Borchardt Consulting

Posts Tagged ‘parents

Sleep positioners were originally designed after the Safe Sleep community began urging parents to place infants on their backs in order to decrease the risk of Sudden Infant Death Syndrome (SIDS).  Sleep positioners come in a variety of different designs but their design purpose is to keep an infant on his or her back.

Unfortunately, the unintended consequence of this product was to introduce yet another soft device into an infant’s sleep environment increasing the risk of suffocation.

Safe Sleep experts have long held that sleep positioners only increase the possibility of an infant dying due to either SIDS or accidental suffocation caused by the soft product.

To reduce the risk of sleep-related infant deaths, including accidental suffocation and Sudden Infant Death Syndrome (SIDS), the American Academy of Pediatrics recommends that infants sleep on their backs, positioned on a firm, empty surface. This surface should not contain soft objects, toys, pillows, or loose bedding.

Once an infant can freely roll, he should be allowed to adopt whatever sleep position he prefers.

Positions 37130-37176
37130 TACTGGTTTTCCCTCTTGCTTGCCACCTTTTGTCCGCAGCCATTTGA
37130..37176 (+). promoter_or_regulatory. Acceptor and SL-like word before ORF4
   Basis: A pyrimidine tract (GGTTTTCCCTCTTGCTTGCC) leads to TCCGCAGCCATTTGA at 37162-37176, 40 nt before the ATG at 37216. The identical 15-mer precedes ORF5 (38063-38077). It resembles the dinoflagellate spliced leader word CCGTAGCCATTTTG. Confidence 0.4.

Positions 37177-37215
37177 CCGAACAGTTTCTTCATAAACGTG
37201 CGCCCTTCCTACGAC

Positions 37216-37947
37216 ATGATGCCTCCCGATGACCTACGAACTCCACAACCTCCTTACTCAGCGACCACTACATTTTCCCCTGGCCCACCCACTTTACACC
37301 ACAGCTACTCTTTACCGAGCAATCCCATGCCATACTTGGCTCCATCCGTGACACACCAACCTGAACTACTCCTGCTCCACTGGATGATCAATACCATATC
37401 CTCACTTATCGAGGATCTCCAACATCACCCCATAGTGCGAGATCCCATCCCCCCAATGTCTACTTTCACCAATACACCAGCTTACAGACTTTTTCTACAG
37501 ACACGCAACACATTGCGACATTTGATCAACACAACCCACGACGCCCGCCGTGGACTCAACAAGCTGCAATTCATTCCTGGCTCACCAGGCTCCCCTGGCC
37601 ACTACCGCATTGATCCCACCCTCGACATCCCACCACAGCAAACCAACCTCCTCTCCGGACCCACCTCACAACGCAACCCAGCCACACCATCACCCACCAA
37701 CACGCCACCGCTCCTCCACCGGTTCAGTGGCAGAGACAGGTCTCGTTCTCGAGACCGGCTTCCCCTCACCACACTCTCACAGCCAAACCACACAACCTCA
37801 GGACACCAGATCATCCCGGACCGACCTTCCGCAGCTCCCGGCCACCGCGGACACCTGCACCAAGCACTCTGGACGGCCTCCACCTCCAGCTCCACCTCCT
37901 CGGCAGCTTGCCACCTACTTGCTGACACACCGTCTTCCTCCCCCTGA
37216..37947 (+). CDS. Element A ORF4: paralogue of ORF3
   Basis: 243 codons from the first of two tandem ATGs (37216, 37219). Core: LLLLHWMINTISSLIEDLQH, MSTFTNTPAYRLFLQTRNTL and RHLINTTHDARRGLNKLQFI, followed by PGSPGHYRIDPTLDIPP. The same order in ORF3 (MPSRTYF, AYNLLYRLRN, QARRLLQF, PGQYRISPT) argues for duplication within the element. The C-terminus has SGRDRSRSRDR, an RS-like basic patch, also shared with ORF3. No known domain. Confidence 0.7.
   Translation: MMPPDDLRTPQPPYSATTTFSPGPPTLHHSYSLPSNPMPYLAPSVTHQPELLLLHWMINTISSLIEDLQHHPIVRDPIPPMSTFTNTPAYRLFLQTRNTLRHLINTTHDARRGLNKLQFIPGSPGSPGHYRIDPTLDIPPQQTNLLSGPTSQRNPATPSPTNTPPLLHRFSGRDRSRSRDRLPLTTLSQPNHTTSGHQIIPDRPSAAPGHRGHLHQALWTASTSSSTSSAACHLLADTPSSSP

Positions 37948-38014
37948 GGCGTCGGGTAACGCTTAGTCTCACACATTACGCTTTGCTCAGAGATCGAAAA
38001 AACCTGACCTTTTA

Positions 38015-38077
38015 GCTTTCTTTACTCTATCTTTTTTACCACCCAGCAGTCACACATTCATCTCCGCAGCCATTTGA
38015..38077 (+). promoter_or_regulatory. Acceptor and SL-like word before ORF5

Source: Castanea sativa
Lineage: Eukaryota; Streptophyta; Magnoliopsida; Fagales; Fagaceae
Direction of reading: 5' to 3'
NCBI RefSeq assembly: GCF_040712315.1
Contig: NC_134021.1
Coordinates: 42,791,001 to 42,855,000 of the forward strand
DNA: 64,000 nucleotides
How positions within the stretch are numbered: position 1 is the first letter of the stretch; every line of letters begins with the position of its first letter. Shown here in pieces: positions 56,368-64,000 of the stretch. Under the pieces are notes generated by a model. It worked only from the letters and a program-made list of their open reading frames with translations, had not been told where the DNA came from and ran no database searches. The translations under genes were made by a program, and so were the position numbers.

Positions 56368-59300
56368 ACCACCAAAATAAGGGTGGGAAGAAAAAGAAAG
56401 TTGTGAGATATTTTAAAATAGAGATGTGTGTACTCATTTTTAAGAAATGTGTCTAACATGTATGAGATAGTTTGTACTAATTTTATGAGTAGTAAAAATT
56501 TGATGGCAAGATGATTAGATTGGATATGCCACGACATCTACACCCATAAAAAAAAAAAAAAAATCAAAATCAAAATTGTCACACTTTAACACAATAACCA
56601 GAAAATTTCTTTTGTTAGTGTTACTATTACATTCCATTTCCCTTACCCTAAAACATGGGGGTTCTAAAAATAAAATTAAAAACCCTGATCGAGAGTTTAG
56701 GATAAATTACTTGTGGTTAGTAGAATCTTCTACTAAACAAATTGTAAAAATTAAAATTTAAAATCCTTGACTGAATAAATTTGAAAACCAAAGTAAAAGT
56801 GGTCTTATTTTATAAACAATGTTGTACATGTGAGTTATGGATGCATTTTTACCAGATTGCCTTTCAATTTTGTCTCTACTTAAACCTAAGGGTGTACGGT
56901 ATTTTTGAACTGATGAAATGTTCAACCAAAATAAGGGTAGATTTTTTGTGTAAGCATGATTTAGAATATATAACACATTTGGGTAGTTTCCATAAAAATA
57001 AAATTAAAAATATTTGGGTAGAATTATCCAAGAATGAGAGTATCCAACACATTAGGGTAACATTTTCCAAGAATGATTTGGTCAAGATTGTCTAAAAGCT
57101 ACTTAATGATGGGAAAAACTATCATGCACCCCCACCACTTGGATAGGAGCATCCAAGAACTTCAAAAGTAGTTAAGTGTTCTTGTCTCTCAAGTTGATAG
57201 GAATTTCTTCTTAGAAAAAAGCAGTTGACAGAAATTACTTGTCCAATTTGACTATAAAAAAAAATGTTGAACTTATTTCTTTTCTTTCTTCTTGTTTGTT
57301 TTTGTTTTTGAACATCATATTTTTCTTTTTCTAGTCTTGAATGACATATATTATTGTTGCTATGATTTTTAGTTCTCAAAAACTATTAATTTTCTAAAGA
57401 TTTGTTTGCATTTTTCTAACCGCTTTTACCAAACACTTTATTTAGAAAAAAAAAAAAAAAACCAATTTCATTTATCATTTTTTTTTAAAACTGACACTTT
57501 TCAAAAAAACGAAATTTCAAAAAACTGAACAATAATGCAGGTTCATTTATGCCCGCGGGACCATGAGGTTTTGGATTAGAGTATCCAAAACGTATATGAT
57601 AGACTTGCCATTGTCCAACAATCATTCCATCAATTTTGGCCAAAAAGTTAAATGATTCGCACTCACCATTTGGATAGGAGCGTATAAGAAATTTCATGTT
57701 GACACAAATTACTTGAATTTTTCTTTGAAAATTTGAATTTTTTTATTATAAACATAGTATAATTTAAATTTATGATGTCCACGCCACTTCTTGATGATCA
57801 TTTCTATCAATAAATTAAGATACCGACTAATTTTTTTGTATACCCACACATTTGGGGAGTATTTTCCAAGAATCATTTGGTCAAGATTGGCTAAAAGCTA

The Huffington Post has a good article on what is referred to as the “Latino Paradox”.

According to the Huffington article, Infant mortality has received a bit more attention than lifespan because the data has long been available, and because the United States’ infant mortality rate ranking is 177th in the world, worse than the United Kingdom, Slovenia and Monaco.

Nationally, the white infant mortality rate was 5.6 per 1,000 births in 2007, the most recent year for which data are available. White Americans also have the nation’s highest average income and education levels, markers usually associated with good health.

Average Latino education and income levels are closer to those of African Americans. But the difference between the infant mortality rate for most Latinos (Puerto Ricans are the exception) and the black rate is vast. There were 5.5 per 1,000 Latino infants born in 2007 who died before their first birthday. That same year, 13.3 per 1,000 black children died in their first year.

There has not been enough research done on this particular area. Speculation is that the healthy diet of Mexican rich in fresh fruits and vegetables and low in fast food and the tight family structure may play a significant role in the lower infant mortality.

However, infant deaths do still occur within the Mexican population. As educators, it is our role to train new parents and caregivers in the most recent news in infant safety while being culturally sensitive.

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